Pakistan’s textile sector experienced a decline in exports during the fiscal year 2022-23, with a drop of 14.6 percent to $16.5 billion compared to the record high of $19.33 billion achieved in FY2021-22.
This decline was attributed to a continuous decrease in sales abroad, marking the ninth consecutive month of decline until the end of the fiscal year in June.
In June 2023, textile exports declined by 13.7 percent to $1.47 billion compared to $1.71 billion in the same month of the previous year. However, over the previous month’s exports of $1.32 billion, it increased 11.47 percent, Pakistan Bureau of Statistics (PBS) reported.
Since October 2022, there have been substantial declines in textile exports, with reductions of 15.23 percent, 18.15 percent, 16.47 percent, 14.8 percent, 29.9 percent, 22.6 percent, 29.1 percent, and 19.57 percent in November, December, January, February, March, April, and May, respectively, when compared to the corresponding months of the previous year.
All major components within the textile group, including cotton cloth, knitwear, bedwear, towels, and readymade garments, witnessed a decrease in exports.
In FY23, exports of cotton cloth decreased by 17.1 percent to $2.02 billion, knitwear fell by 13.36 percent to $4.44 billion, bedwear 18.26 percent to $2.69 billion, readymade garments 10.57 percent to $3.49 billion, towels declined by 10 percent to $999.6 million, and cotton yarn exports decreased by 30 percent to $844.2 million compared to the last fiscal’s exports.
It is worth noting that in FY22, the textile sector’s exports were at historic high of $19.35 billion, that increased 25 percent compared to FY21’s exports of $15.4 billion.
Exports of food groups decreased by 7.25 percent to $5.02 billion compared to $5.42 billion recorded last year. Within the group, rice exports totalled $2.15 billion, a 14.5 percent decrease from FY22. Basmati rice exports decreased by 6.35 percent to $650.4 million, while other rice exports decreased by 17.6 percent to $1.5 billion compared to the corresponding $1.82 billion in last fiscal. Exports of fish and fish preparations increased by 15.2 percent to $496.3 million, Sugar exports in FY23 were recorded at $104.5 million.
Sports goods exports increased 10.9 percent to $404.8 million, of which, football exports increased by 24.25 percent to $236.9 million. Export of surgical goods went up 5.85 percent to $447.4 million, and chemicals and pharmaceuticals went down 11.6 percent to $1.387 billion. Cement exports dipped 15.2 percent to $189.9 million in FY23 against $224 million in FY22.
In June 2023, exports of cotton cloth decreased by 19.1 percent to $162.6 million, knitwear by 17.5 percent to $392 million, bedwear fell by 15.4 percent to $240.4 million, readymade garments decreased by 13.3 percent to $319.6 million, towels declined by 4.4 percent to $87.2 million, while cotton yarn exports jumped up 13.8 percent to $107.1 million compared to the same month of the last fiscal.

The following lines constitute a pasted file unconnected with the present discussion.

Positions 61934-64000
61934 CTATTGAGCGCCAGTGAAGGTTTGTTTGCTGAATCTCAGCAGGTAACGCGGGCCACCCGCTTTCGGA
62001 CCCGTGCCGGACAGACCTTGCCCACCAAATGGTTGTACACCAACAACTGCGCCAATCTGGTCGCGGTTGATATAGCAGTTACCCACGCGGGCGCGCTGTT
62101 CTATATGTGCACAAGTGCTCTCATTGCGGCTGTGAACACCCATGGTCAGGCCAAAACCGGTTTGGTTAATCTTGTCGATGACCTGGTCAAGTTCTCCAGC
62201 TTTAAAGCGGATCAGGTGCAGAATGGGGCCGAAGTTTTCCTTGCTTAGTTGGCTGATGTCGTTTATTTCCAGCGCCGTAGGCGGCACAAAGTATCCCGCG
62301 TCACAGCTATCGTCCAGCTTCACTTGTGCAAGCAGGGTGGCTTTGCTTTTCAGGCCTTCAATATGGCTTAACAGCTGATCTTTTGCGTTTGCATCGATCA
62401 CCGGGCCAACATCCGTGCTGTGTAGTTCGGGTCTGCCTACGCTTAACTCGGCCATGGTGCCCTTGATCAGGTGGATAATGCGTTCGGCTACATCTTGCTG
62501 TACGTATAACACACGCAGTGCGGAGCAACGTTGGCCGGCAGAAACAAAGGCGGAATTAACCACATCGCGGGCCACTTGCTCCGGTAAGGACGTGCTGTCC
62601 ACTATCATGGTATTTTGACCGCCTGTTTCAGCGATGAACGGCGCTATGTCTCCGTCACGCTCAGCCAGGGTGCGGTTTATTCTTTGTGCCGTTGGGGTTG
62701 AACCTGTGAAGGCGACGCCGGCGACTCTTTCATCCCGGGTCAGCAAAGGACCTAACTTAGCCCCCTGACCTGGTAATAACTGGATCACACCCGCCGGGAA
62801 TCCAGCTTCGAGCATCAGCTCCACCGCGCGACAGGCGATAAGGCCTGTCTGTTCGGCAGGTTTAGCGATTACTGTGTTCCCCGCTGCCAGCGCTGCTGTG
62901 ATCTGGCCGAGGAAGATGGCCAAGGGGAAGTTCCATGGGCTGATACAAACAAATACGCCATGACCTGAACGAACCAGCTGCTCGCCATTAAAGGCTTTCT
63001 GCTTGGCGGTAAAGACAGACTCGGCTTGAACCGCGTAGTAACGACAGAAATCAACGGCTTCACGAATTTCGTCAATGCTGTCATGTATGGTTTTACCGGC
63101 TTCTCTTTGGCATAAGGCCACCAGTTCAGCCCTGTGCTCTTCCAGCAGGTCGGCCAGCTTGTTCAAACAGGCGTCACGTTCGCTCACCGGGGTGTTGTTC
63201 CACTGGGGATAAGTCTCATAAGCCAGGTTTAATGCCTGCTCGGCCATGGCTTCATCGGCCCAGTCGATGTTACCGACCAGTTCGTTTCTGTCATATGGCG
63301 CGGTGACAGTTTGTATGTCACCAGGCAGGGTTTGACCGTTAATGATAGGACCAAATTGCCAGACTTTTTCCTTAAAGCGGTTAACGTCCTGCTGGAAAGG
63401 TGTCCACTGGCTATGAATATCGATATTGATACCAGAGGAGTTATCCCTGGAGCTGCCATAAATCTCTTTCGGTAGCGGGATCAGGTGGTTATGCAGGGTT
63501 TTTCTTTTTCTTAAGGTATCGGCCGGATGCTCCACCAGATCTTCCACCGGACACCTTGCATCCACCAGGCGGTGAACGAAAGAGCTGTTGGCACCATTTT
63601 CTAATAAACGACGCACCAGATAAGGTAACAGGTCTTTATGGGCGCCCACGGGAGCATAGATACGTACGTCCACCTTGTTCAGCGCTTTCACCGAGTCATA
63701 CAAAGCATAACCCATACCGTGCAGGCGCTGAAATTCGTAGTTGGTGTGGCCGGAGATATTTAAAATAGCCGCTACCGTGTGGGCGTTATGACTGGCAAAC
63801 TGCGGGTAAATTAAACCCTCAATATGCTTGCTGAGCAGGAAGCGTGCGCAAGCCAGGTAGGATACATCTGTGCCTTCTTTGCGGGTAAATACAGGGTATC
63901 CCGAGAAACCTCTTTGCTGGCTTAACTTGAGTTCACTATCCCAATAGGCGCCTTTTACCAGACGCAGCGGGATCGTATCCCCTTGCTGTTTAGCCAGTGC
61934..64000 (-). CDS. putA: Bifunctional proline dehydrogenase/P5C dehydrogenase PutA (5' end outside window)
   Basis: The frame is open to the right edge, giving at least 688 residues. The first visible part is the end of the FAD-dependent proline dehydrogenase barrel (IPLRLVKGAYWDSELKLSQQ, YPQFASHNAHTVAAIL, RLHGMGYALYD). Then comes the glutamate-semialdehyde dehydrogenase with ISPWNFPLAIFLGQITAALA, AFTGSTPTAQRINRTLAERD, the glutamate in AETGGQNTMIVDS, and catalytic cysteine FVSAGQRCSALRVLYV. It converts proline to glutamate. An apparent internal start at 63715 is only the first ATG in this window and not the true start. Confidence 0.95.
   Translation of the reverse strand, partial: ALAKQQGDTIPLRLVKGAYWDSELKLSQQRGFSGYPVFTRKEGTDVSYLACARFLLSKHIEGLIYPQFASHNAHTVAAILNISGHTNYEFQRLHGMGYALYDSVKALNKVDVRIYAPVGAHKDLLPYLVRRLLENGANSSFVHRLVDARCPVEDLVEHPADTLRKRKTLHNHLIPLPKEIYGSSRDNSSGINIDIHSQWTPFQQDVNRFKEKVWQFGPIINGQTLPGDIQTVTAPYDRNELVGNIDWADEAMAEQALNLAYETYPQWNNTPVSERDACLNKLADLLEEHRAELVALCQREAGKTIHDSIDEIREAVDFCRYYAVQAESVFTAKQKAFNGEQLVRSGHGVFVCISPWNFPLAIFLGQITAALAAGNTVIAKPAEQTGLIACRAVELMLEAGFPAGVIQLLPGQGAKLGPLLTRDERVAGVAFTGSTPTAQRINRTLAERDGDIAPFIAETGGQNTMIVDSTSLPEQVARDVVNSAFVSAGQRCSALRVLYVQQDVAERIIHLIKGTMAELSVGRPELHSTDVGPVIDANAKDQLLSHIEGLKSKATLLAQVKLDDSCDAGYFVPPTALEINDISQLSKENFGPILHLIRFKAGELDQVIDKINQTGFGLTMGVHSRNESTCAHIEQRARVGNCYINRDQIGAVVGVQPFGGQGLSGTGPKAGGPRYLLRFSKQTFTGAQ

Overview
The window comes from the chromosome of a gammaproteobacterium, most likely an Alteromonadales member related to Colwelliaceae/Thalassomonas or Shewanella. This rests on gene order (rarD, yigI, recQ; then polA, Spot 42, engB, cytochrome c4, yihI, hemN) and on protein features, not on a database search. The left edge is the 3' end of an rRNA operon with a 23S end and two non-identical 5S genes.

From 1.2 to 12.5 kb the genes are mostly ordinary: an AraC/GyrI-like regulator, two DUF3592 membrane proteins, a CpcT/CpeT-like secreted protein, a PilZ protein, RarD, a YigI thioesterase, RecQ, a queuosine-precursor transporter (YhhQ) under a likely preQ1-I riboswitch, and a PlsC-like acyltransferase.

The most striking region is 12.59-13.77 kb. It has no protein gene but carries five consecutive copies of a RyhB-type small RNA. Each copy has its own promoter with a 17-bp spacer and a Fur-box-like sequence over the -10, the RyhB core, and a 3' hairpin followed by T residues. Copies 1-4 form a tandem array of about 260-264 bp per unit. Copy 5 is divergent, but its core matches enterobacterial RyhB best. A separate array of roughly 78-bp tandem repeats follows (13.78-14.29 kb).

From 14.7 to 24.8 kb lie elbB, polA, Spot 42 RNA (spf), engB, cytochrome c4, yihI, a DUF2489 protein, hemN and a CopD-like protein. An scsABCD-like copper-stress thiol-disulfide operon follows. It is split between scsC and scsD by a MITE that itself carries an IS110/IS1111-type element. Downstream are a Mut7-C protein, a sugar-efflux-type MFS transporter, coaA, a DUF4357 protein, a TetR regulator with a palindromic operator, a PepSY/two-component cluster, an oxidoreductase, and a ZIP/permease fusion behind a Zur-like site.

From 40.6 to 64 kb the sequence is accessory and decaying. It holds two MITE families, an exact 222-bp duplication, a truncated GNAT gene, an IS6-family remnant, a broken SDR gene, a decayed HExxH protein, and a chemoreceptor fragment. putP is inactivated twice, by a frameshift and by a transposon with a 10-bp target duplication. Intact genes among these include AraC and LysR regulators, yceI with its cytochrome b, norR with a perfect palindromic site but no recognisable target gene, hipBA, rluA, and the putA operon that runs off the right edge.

Significant decline in petroleum imports
In FY23, imports of the petroleum group experienced a notable decrease, declining by 27 percent compared to $17.0 billion against $23.3 billion in FY22. The import ofcrude oil dropped by 11.6 percent to $4.95 billion, petroleum products by 36.8 percent to $7.63 billion, and liquefied natural gas (LNG) by 24.6 percent to $3.76 billion. On the other hand, imports of liquefied petroleum gas (LPG) increased by 2.2 percent to stand at $675 million.
Machinery imports in FY23 witnessed a year-on-year decline of 46.8 percent, totalling $5.81 billion compared to $10.9 billion in FY22.
Among the subcategories, imports of textile machinery decreased by 57 percent to $328.6 million, power generation machinery by 66 percent to $499.8 million, agriculture machinery by 63.4 percent to $41 million, construction and mining machinery down by 51 percent to $85.3 million, and telecom machinery imports reduced by 64.3 percent to $570 million.
Electricity machinery and apparatus imports also went down by 13.6 percent, amounting to $1.67 billion.
Imports of mobile sets experienced a substantial decline of 71.2 percent, reaching $570 million compared to $1.98 billion in FY22. Within the transport sector, which includes cars, vehicles, and parts, imports declined by 60.5 percent in FY23, totalling $1.76 billion against $4.45 billion in FY22.
In terms of road motor vehicles (built units, CKD/SKD), spending during the fiscal reduced 57.5 percent to 1.565 billion. Under completely built units (CBU), imports of buses, trucks, and other heavy vehicles experienced a decline of 68.9 percent to $104.6 million, while motor car imports were down by 77.3 percent to $70.3 million compared to the same month last year.
Regarding CKD/SKD models, imports of buses, trucks, and other heavy vehicles decreased by 55.6 percent to $289.7 million, while motor car imports fell by 55 percent to $752.3 million. Additionally, motorcycle imports stood at $41.2 million, while parts and accessories imports stood at $281 million.